William Kentridge: Pain & Sympathy

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We invited viewers to choose the 100th Exclusive video and, with 43% of the vote, William Kentridge emerged triumphant! We’ll debut the four other videos in contention — with artists Mary Heilmann, Julie Mehretu, Beryl Korot, and Mike Kelley — throughout the month of April. Thanks to all who voted, and without further ado…

Episode #100! With his video History of the Main Complaint (1996) serving as a backdrop, William Kentridge discusses how artists draw upon tragedy as subject matter for their work and how drawing itself can be a compassionate act.

Having witnessed first-hand one of the twentieth century’s most contentious struggles—the dissolution of apartheid—William Kentridge brings the ambiguity and subtlety of personal experience to public subjects most often framed in narrowly defined terms. Using film, drawing, sculpture, animation, and performance, he transmutes sobering political events into powerful poetic allegories. Aware of myriad ways in which we construct the world by looking, Kentridge often uses optical illusions to extend his drawings-in-time into three dimensions.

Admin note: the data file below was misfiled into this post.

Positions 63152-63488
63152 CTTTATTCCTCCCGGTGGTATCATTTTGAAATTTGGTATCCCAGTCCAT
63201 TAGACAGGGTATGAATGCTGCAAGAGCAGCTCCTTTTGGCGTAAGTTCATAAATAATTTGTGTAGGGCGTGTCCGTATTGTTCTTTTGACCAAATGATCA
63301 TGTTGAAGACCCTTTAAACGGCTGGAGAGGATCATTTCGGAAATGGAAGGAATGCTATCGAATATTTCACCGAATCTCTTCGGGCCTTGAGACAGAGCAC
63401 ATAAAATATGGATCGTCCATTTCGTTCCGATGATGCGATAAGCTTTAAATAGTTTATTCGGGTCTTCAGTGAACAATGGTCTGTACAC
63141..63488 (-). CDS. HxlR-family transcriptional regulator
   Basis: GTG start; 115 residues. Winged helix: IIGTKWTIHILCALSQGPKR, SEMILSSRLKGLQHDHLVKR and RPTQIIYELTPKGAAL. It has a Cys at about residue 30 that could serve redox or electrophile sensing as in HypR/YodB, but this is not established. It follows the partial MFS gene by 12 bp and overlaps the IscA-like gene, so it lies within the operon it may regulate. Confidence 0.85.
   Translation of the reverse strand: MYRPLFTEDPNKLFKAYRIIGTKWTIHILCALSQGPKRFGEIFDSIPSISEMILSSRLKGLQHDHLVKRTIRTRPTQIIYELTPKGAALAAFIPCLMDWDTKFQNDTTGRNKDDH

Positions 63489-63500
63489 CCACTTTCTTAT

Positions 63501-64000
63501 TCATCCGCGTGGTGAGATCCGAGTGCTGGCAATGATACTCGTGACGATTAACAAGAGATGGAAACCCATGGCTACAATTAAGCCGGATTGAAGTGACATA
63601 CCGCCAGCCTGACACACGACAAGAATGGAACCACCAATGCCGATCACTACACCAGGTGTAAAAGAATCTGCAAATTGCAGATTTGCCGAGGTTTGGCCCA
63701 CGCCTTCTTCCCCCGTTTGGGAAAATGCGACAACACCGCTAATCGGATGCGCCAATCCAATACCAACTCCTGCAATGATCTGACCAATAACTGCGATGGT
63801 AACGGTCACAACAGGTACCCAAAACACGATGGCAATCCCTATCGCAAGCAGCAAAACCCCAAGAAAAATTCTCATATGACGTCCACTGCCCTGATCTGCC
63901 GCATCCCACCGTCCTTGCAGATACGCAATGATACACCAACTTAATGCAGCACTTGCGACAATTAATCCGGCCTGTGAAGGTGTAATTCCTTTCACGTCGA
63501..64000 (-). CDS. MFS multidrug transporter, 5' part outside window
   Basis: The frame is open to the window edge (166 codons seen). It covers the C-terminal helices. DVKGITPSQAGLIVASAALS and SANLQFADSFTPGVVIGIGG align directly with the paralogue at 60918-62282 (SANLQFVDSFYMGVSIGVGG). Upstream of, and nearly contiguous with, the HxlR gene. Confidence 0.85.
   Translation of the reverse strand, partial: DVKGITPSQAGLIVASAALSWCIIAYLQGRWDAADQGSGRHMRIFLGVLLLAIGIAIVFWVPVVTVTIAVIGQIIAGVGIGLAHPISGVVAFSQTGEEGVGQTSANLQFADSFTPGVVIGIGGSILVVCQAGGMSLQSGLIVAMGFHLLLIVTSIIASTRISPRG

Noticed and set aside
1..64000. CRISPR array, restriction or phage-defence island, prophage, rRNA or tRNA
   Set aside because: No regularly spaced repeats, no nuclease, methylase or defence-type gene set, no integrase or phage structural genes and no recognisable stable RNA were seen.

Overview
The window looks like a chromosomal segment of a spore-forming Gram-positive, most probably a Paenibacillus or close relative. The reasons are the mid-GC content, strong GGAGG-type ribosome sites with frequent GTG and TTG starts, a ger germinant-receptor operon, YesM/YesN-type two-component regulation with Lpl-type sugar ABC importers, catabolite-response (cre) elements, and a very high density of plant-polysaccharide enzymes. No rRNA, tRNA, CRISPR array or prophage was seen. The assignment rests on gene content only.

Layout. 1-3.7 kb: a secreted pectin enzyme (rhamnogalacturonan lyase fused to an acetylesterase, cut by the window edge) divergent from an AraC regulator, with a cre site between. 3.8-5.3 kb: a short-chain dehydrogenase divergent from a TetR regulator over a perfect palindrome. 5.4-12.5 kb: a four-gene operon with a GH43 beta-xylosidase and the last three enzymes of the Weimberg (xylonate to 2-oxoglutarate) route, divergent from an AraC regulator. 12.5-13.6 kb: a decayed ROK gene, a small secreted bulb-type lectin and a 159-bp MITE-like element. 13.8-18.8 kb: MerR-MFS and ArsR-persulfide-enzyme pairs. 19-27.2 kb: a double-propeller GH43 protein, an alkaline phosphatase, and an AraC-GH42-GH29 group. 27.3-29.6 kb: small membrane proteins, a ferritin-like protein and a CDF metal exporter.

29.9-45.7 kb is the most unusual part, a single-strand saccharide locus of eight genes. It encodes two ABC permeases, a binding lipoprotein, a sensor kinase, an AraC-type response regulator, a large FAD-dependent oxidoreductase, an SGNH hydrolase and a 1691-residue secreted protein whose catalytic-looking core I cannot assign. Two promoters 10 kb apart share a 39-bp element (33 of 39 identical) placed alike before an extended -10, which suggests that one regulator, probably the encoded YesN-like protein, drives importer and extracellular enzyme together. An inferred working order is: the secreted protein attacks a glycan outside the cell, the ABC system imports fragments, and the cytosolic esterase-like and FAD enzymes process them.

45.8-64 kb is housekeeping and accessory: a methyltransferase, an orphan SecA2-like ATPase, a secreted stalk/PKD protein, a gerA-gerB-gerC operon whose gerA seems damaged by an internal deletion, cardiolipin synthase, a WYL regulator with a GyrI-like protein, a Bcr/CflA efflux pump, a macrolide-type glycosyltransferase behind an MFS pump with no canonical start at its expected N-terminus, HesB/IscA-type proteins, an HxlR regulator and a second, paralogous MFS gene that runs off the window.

The traveling exhibition William Kentridge: Five Themes is currently on view at the Museum of Modern Art in New York (through May 17, 2010).

William Kentridge is featured in the Season 5 (2009) episode Compassion of the Art:21—Art in the Twenty-First Century television series on PBS

VIDEO | Producer: Wesley Miller & Nick Ravich. Interview: Susan Sollins. Camera: Bob Elfstrom. Sound: Ray Day. Editor: Paulo Padilha. Artwork Courtesy: William Kentridge.

Contributor
Wesley Miller is the Associate Curator at Art21. Miller co-curates the Art in the Twenty-First Century television series. He is also co-creator of the series New York Close Up.